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My understanding of crosstalk is how a radio transceiver works. You basically tune your transmitter and receiver to a similar frequency in order to get a cross-coupling of energy (the transmitter's energy gets coupling over to the receiver, hence the receiver is able to listen to what is being broadcasted). Is this analogous true for crosstalk in parallel unshielded, untwisted wires where the 2 wires have similar inductance and capacitance?

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Your question is a bit confusing since your title doesn't quite match what you asked. You also makes few statements that are incompletes.

You basically tune your transmitter and receiver to a similar frequency in order to get a cross-coupling of energy

Receiver and transmitter are often complex system including many subssystems. They includes modulator/demodulator, antennas, filters etc. So "tuning" them is a complex task that requires many parts to interract together.

Is this analogous true for crosstalk in parallel unshielded, untwisted wires where the 2 wires have similar inductance and capacitance?

A capacitance involve two elements. A single wire doesn't have a capacitance. It has a capacitance with something else.

This being said, to answer your title question, no, two wires doesn't need to share similar charateristic (I assume here that you refer the resistance and inductance) to have crosstalk.

See Wikipedia's definition :

In electronics, crosstalk is any phenomenon by which a signal transmitted on one circuit or channel of a transmission system creates an undesired effect in another circuit or channel. Crosstalk is usually caused by undesired capacitive, inductive, or conductive coupling from one circuit, part of a circuit, or channel, to another.

You need some sort of coupling between the two elements. In the case of long unshielded, untwisted wires, there is severals sources of coupling :

  1. Capacitive coupling. The 2 wires act as a capacitors. Capacitor have low impedance at high frequency. A fast time-varying signal like an aggressive digital edge or a high frequency radio signal in one conductor would affect to other conductor. Capacitive coupling has nothing to do with electromagnetic waves.
  2. Inductive coupling. Long wires next to each other also have an inductive coupling, so they act as transformer. Big currents in one conductor will create a magnetic fields that will induce an electromagnetic force in the other conductor.
  3. ElectroMagnetic coupling (or interference). EMI will moslty be present if you have big changes of current in time. The length, material, shape of the wire will all affect its effectiveness to transmit/receive EM waves. Altough you seemed interested in "tuning" your wire to avoid interference, EMI is not restricted in bandwidth. A current surge in a wire will generates noise in a very wide frequency range. Even if you have an antenna tuned for a specific frequency, it will receives noise anyway.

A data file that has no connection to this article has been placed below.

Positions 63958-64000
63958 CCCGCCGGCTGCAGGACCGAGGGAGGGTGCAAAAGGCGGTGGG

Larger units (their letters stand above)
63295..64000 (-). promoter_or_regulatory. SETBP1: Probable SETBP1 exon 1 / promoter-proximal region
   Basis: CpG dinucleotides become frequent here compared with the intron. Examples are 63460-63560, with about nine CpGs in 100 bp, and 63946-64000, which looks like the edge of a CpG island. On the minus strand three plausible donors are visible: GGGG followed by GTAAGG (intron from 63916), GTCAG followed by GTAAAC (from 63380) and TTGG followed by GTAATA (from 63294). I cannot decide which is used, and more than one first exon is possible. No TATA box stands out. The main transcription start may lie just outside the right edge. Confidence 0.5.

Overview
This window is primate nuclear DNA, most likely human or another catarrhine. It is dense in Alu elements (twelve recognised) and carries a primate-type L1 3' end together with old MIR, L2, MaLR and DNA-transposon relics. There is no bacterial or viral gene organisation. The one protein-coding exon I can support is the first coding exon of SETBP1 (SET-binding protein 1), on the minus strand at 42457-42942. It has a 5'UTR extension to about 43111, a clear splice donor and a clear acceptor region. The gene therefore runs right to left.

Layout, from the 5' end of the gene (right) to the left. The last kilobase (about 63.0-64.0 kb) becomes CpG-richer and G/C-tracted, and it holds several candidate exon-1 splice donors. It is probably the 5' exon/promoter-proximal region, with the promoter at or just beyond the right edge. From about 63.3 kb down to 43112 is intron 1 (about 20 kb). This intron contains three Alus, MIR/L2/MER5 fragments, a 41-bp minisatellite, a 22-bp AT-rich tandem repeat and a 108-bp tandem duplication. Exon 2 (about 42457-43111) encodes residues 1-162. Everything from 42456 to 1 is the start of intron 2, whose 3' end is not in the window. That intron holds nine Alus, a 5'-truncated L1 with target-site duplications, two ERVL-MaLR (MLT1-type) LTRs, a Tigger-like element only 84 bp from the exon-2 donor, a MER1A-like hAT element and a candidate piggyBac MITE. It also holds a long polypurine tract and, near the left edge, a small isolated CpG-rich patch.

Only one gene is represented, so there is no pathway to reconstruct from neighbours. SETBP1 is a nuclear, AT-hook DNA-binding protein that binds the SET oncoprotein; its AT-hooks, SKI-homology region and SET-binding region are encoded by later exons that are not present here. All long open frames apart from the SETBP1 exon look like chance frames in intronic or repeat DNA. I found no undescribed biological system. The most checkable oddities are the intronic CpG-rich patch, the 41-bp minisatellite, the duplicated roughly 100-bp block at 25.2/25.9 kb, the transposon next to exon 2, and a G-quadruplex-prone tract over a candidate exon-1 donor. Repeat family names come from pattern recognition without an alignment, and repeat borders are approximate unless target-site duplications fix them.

Hope I could make things a little clearer.

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Lets put some numbers into an example of magnetic coupling, between an rectangular loop of some size: Area, and a long straight wire in the plane of the loop.

Vinduce = { MU0 * MUr * Area / (2 * pi * Distance) } * dI/dT.

The loop Area can be 1cm long with 1/3 of 1/16th inch height above GND plane; this would be any 2 adjacent layers of a 4 layer PCB of total thickness 1/16 ".

The "long straight wire" could be ANY trace on the PCB, containing the aggressor (transmitter of interference) energy.

Suppose your loop is 100cm from the 2,000 amp bus of an electric speed controller, switching in 1uS. Thus dI/dT = 2e9 amps per second.

Consider the entire PCB.....the GND structure (chopped up badly, or a clean plane) to be 4" by 4".

Vinduce = 2e-7 * Area/Distance * dI/dT Vinduce = 2e-7 * 0.1meter * 0.1meter / 0.1meter * 1e+9 Vinduce = 2e-7 * 0.1 * 1e+9 = 2e-7 e-1 e+9 = 2e1 = 20 volts induced in the GND plane...........massive eddy current.

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No, there does not need to be any similarity between wires.

There doesn't have to be any similarity between radios, either — radios include tuned circuits or other such mechanisms not because it is necessary but because it is useful, so that multiple transmitters can avoid interfering with each other and receivers can select just one transmission.

(Strictly speaking, any possible radio is somewhat frequency-selective, if nothing else due to the size of its antenna. But this is a much, much weaker effect than deliberate filtering.)


You specified untwisted parallel wires, but I'll mention anyway that there is an interesting case in twisted pair wiring. As you may know, the purpose of twisted pair is to ensure that the two wires in the pair are (approximately) equally influenced by reasonably uniform outside fields, so that the differential signal carried on the pair is unaffected.

But if multiple twisted pairs are bundled into one cable, there can be crosstalk because both pairs are alternating. Therefore, each pair in such a cable is twisted at a different rate, so that the same effect applies (the lineup of the conductors goes from A+ A- B+ B- to A+ A- B- B+ and back) though over longer distances than the basic twist rate.

So, that's a case where a deliberate dissimilarity prevents crosstalk. But it only applies when you have wires.

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